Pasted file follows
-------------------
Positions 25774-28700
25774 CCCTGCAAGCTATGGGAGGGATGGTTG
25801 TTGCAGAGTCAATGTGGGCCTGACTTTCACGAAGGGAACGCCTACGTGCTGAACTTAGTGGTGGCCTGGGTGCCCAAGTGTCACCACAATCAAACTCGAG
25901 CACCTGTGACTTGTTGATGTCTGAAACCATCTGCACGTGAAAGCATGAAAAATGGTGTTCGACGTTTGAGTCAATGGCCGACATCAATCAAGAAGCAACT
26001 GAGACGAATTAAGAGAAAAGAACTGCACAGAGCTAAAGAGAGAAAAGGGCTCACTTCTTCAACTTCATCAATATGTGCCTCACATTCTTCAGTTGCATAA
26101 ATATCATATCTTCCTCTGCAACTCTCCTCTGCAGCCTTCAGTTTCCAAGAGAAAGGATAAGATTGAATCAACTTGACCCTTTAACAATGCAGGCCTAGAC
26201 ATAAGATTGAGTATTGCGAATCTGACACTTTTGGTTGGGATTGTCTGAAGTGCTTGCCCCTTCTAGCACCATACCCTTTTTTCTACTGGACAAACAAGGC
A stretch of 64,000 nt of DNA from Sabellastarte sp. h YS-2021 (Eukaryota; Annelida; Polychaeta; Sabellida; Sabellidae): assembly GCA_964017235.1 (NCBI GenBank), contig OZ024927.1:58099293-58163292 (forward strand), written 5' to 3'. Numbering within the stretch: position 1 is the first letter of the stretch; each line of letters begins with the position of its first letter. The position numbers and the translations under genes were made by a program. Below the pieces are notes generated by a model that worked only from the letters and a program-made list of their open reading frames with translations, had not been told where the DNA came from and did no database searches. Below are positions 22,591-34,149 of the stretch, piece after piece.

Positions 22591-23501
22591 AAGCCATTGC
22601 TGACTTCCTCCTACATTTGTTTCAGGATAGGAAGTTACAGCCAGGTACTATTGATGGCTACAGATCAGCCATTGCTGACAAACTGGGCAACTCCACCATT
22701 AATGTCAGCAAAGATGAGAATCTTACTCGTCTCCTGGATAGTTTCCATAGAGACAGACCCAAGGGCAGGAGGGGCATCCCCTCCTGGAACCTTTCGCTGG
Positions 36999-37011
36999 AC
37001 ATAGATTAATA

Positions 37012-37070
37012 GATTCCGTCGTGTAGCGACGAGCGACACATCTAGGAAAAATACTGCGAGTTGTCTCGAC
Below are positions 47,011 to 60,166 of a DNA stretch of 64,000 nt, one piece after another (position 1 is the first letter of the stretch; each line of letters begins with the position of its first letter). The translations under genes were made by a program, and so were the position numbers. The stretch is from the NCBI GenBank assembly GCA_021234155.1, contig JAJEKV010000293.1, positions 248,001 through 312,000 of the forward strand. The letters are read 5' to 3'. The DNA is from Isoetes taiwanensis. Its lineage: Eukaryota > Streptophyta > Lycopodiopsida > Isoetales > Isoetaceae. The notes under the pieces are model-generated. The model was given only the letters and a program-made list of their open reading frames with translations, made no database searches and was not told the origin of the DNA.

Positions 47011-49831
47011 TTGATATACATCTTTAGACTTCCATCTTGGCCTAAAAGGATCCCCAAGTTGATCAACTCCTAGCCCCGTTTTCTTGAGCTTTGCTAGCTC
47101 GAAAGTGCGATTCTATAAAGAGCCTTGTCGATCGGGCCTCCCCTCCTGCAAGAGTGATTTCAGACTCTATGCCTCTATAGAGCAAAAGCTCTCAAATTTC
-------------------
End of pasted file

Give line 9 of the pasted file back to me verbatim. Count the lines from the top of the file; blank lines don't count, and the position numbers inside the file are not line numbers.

Positions 22591-23501